Radiometric dating parent daughter isotopes
We could be sure that a mineral containing parentium originally had no daughterium.
If the mineral contained 1 part per million Parentium-123 and 3 parts per million Daughterium-123, we could be sure all the Daughterium-123 was originally Parentium-123.
In particular, quartzites and carbonate rocks almost always don't have enough to permit dating.
What radioactive materials actually do is decay according to a law: Decays/Time = K * Number of atoms K is a constant called the decay constant.
Let t stand for time and N(t) stand for the number of atoms at time t .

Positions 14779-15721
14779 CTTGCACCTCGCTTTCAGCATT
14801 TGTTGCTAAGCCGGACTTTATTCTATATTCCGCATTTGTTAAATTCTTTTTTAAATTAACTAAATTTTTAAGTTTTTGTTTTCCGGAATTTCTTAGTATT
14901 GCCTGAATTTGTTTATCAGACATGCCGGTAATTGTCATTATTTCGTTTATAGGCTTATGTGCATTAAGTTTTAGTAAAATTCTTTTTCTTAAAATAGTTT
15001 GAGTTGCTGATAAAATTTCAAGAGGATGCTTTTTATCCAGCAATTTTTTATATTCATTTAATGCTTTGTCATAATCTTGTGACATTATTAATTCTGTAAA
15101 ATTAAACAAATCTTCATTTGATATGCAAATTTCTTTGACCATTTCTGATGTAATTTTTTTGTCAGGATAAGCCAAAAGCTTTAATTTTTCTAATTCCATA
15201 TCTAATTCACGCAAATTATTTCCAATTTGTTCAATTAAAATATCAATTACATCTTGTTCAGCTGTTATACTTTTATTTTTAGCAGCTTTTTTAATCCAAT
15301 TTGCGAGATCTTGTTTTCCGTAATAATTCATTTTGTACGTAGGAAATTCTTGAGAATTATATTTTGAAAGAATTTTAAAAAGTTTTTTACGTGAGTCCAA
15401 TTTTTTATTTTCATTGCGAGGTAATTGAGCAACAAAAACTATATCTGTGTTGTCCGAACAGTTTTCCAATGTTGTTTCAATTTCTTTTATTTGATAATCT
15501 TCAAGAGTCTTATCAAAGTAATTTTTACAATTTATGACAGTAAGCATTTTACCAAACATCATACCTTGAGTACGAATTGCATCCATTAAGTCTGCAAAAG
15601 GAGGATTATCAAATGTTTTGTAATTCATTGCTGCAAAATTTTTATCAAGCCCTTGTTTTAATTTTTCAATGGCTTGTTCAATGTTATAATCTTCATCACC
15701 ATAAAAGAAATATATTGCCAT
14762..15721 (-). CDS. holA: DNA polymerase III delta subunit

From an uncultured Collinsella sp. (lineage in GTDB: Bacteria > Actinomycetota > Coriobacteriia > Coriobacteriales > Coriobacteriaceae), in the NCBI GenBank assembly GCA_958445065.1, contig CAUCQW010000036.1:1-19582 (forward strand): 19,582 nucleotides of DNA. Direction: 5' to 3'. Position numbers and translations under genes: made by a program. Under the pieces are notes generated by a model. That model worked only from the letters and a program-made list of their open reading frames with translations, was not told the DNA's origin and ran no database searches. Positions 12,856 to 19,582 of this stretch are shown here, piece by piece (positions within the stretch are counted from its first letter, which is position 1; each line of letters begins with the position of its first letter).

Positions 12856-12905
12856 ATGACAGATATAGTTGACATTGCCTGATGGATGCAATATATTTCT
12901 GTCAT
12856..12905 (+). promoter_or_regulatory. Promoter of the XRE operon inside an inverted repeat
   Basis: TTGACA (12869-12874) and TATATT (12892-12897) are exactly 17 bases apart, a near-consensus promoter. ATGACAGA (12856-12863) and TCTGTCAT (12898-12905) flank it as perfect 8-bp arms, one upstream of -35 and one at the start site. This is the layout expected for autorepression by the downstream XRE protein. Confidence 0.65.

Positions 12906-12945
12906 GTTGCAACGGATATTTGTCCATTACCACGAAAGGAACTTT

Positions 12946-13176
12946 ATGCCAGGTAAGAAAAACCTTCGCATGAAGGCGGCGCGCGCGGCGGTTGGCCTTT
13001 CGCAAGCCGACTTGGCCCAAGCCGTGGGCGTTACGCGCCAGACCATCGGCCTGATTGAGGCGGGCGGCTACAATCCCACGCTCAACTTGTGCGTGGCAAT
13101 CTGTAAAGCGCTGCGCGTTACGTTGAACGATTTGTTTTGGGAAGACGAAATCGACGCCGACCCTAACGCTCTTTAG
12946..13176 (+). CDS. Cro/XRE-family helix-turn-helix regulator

Sedimentary rocks are generally hard to date because common cements like silica don't have datable radioisotopes, and minerals like glauconite that are common in sedimentary rocks are very prone to resetting.
If only there were long-lived isotopes of silicon, calcium, and magnesium!
But there are some questions that come to mind: Calculus students typically meet this problem somewhere in the second semester.